What are the most sustainable fabrics on the planet?

What exactly is a label? What factors do we consider when selecting sustainable fabrics? Choosing sustainable fabrics is one of the first things we can do to make our wardrobes more eco-friendly, whether you’re a clothes maker or a fashion lover who is concerned about fashion’s impact on the environment.

However, there is considerable disagreement about which fabrics are truly sustainable. Is it always true that natural equals good and synthetic equals bad? What happens to our clothes when we wash or dispose of them?

Natural Fibres

Cotton Recycled

Cotton is one of the most popular and widely used fabrics. This natural fiber is light and breathable, making it a wardrobe essential. However, growing cotton can be difficult: conventional cotton is one of the thirstiest and most chemical-intensive crops to cultivate. It necessitates the use of numerous pesticides, which has a negative impact on the environment and the people who cultivate it. Organic cotton, a more sustainable alternative to conventional cotton, has grown in popularity in recent years. It seeks to reduce the environmental impact of cotton production by attempting to eliminate harmful pesticides and other chemicals from the manufacturing process.

However, if you want the most sustainable cotton, choose recycled cotton. Cotton that has been recycled or upcycled is made from post-industrial and post-consumer cotton waste. Recycled cotton, according to the Higg Materials Sustainability Index, is a more sustainable alternative to both conventional and organic cotton. It has the potential to reduce water and energy consumption while also keeping cotton clothing out of landfills, which is why we consider it one of the most sustainable fibers on the market.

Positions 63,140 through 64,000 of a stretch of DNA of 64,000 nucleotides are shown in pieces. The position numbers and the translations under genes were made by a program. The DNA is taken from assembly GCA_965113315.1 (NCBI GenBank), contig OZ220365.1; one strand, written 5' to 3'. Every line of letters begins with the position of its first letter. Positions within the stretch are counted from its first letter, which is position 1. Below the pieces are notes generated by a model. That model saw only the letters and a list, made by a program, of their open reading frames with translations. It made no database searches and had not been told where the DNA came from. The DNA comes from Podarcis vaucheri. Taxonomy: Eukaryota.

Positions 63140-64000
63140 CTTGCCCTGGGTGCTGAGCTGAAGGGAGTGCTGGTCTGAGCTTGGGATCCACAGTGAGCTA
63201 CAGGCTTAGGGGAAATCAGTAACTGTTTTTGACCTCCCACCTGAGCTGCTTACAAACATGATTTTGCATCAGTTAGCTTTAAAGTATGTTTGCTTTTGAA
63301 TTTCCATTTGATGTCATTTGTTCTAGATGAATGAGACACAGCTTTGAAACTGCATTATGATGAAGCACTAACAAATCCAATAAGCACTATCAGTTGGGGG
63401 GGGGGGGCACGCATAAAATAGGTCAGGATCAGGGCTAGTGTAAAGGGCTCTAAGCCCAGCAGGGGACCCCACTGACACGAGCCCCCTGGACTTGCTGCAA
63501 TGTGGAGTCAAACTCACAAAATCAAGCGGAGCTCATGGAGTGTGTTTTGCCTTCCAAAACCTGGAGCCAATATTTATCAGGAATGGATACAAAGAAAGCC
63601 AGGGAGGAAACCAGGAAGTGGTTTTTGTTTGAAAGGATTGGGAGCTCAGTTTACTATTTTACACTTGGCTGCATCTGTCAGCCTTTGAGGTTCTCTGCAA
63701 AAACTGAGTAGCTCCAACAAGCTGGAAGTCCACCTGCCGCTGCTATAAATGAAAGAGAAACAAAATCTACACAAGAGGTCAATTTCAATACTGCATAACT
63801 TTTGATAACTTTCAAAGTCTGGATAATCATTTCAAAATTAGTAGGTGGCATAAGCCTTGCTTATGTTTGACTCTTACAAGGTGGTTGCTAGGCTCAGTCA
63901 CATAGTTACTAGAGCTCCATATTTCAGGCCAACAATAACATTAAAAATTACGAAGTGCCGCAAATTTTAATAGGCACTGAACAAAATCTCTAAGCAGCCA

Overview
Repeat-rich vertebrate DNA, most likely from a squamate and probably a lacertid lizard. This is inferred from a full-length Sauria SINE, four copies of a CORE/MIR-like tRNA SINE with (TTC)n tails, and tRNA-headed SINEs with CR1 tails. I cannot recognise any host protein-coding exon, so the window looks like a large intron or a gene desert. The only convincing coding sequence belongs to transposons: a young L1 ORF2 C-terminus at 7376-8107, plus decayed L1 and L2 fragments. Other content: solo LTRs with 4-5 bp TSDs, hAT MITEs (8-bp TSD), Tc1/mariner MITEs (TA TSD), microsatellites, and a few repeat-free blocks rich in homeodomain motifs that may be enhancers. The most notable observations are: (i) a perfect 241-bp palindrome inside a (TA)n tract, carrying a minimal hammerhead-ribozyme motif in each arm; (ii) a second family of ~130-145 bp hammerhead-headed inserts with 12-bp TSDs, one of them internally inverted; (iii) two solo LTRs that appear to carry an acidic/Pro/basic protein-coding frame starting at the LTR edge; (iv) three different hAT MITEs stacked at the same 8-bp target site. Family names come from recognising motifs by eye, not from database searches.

Hemp that is organic

Hemp appears to be everywhere at the moment. Marijuana’s “sober cousin” is extremely versatile: it’s used as a food, a building material, in cosmetics, and has been cultivated and used as a fabric for hundreds of years.

Hemp is great because it can be grown all over the world and requires very little water, no pesticides, and naturally fertilizes the soil it grows in, making it much better for the environment than other crops.

Hemp, one of the world’s oldest fibers, keeps you warm in the winter and cool in the summer, and it gets softer the more you wash it. For all of these reasons, we believe hemp is one of the most environmentally friendly fabrics available.

Natural Linen
Linen is another natural fiber that has been cultivated for centuries. It, like hemp, is derived from a versatile crop: the flax plant. Linen grows in poor soil and requires little water and pesticides. Furthermore, because every part of the plant is used, nothing is wasted. Linen is strong, naturally moth resistant, and fully biodegradable when untreated (i.e. not dyed). It is not only good for the environment, but it is also light and can withstand high temperatures, absorbing moisture without harboring bacteria. What is there not to like?